Hear that? That’s the sound of Johannes Gutenberg rolling in his grave. Amazon, the very company that has done the most to disrupt the industry surrounding the printing press, has opened a physical bookstore.
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The all-too-familiar tale of digital disruption that we’ve seen play out in television (Netflix), transportation (Uber/Ola Cabs), accommodation (Airbnb) and music (iTunes, Spotify) hasn’t quite applied to the printed word. This isn’t to suggest, however, that Amazon is throwing in the towel and plans to open any more bookstores, or even pursue it as a serious strategy; only that the march of technological progress hasn’t followed its usual course.
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Bookstores were disintermediated in two separate stages. The first stage was the rise of ‘e-commerce websites’ (a term that seems more antiquated every day), where customers could order physical books online and have them delivered straight to their homes. Two of the most prominent groups of book buyers – gift givers and readers who wanted the hottest young adult fiction title on the date of release – shifted over quickly. The rest followed, attracted by cheaper prices.
The next stage happened when Amazon co-founder Jeff Bezos stepped up on stage in 2007 to introduce the Kindle, a device that he assured people would “project an aura of bookishness” and would be less of “whizzy gizmo than an austere vessel of culture”.
E-book sales soared from 2008 to 2010 – one estimate puts it at as high as 1,260 percent – and many players within publishing industry started fearing for their lives. Questioning its own existence, American bookstore chain Barnes & Noble decided to play at dice and come out with its own e-reader, the Nook, in 2009.
Much of the anxiety and worry surrounding the industry reached its peak when bookstore chain Borders, a rival to Barnes & Noble, declared bankruptcy in 2011; though by that time Borders was more of a merchandising store and had unwisely invested millions into music and physical CDs in the years preceding the launch of iTunes.
In 2011, it appeared as if the digital transformation of the printed book (in developed Western markets at least) was well on its way to completion. Amazon announced that in the first half of 2011, sale of Kindle e-books had, for the first time, overtaken printed book sales in the U.S.
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The number of e-books sold in the US grew only by 43% in 2011 – which was no doubt great growth, but also a slight step-down from the triple digit growth of the previous three years. In the years after 2011, discounting a slight uptick in 2013, the growth of sales of e-books in most Western markets have remained in the low two-digits.
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To be fair, many of these estimates and figures are put out by the larger, more traditional publishers, and fail to take into account the boom in independent digital publishing (the space movie The Martian, which was released recently, was based on a book that was published through Kindle’s Direct Publishing initiative) that is being supported by Amazon.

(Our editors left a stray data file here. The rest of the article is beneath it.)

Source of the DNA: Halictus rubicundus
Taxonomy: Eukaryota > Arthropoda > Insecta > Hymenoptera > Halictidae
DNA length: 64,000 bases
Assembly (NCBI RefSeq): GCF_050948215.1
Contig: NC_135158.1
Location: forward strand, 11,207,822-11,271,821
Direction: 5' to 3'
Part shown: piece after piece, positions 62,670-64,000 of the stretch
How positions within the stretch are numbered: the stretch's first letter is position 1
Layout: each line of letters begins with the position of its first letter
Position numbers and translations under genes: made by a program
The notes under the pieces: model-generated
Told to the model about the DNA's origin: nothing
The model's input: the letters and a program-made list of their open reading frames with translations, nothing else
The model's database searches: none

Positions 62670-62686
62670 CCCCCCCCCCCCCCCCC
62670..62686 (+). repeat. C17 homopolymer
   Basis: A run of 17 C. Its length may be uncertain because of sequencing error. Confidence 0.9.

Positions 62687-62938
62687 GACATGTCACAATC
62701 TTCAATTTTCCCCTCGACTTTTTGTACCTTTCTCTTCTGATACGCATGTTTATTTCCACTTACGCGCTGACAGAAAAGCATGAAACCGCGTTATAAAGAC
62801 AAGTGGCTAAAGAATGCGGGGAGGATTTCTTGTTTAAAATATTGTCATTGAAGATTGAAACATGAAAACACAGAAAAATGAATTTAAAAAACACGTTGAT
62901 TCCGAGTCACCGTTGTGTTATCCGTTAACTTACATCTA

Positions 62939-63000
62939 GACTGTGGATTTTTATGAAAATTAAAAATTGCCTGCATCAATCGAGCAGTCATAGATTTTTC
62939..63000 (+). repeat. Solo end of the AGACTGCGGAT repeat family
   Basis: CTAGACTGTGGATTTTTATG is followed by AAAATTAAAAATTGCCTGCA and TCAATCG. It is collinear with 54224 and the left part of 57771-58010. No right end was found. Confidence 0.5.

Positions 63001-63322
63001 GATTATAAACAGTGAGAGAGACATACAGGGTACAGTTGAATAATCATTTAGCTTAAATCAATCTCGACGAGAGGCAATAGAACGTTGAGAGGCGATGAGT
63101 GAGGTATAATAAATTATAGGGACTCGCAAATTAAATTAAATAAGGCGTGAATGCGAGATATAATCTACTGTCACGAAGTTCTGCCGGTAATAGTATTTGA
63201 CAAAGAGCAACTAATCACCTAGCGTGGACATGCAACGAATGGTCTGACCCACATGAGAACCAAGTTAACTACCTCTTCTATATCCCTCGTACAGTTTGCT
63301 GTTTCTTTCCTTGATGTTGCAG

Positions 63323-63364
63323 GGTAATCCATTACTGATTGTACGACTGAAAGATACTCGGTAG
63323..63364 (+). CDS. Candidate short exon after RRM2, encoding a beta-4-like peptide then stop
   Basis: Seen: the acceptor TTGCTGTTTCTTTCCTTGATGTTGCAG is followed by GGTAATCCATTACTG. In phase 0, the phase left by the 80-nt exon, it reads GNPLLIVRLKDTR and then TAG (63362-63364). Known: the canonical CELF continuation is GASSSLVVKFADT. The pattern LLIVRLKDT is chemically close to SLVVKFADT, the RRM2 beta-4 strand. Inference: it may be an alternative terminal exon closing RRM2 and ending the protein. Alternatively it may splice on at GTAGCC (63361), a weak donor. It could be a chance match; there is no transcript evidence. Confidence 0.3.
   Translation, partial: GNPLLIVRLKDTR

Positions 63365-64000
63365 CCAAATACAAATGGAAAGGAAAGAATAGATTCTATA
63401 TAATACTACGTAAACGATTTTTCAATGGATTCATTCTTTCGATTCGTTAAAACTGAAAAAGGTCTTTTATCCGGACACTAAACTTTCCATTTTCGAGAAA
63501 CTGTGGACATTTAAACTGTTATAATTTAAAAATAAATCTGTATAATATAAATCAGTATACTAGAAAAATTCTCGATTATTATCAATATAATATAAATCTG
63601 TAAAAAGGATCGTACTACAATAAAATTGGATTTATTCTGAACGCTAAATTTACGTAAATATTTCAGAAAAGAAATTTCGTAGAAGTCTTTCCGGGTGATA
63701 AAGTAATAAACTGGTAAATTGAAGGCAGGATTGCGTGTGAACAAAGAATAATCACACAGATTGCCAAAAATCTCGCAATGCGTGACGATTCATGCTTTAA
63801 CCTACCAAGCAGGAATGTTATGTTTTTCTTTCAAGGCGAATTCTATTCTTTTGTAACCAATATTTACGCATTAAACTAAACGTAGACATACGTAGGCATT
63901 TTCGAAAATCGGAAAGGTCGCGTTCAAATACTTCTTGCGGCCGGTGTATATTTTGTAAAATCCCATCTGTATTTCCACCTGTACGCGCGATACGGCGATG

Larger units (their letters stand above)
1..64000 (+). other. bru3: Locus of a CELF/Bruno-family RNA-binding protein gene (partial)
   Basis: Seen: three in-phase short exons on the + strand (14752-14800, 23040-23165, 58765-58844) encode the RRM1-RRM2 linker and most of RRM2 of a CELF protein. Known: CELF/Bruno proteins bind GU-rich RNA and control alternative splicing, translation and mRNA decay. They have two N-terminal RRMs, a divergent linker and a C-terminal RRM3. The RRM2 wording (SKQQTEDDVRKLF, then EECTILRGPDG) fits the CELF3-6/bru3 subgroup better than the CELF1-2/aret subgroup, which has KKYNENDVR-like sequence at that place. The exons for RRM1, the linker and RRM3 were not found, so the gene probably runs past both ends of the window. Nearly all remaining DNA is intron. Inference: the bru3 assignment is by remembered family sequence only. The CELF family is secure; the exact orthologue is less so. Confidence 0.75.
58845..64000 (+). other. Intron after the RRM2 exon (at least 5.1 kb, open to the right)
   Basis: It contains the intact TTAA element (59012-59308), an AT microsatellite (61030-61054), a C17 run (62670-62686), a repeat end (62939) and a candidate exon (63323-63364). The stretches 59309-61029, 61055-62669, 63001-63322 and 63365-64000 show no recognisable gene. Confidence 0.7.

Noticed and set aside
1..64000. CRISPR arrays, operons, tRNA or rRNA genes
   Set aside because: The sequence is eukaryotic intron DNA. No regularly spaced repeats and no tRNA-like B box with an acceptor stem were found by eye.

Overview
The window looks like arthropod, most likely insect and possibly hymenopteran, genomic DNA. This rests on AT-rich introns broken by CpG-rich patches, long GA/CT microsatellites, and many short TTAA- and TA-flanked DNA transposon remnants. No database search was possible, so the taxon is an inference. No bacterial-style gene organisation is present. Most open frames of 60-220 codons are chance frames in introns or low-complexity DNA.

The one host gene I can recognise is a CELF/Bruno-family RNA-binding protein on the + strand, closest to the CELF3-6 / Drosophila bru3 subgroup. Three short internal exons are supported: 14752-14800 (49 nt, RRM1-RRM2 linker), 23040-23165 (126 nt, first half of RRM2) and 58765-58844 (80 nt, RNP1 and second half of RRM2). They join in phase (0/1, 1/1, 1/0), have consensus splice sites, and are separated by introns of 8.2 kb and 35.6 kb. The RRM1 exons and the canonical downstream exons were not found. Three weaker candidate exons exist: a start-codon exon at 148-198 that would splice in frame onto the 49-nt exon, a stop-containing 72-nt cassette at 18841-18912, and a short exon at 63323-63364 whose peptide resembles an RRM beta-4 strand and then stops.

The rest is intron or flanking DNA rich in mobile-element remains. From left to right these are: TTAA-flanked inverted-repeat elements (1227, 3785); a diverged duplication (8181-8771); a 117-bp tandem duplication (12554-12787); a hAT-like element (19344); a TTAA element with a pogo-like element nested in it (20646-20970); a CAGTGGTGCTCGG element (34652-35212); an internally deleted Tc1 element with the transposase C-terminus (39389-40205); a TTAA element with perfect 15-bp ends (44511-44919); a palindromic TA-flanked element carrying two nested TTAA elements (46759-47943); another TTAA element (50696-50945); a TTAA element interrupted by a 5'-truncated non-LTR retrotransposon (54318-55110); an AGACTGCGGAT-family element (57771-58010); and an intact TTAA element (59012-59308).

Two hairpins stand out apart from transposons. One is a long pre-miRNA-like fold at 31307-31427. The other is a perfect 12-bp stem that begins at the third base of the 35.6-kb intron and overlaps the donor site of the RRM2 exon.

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What’s holding back a complete digital transformation, a transformation of the likes that we saw in the digital music market, even in India? Here are a few possibilities:
1) Price: This has perhaps been the most significant, and ultimately boring, factor. A number of analysts and publications are quick to point out that e-books aren’t a whole lot cheaper than their print counterparts. Even in India, for example, on Flipkart’s e-books section, the digital copy of Fifty Shades Darker is priced at Rs. 254: its physical counterpart is available for Rs.250. Customers who initially take the plunge in buying an e-reader may do so with the expectation of buying e-books for cheap and are usually left disappointed.
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On similar lines, perhaps we are starting to see that e-books are suitable for certain reading situations—for instance when travelling or when on an airplane. The advantages of e-books become less important, and in certain cases detrimental, when you look at other reading during other situations, such as curling up in bed on a cold, rainy night.
These reasons are the most interesting, simply because they indicate something inherent in the human condition and the way we interact with literature. It is for this reason that e-books may not wholly triumph; rather than being seen as a substitute for printed books, the way digital music replaced vinyl records, they may come to be seen as a complimentary reading option.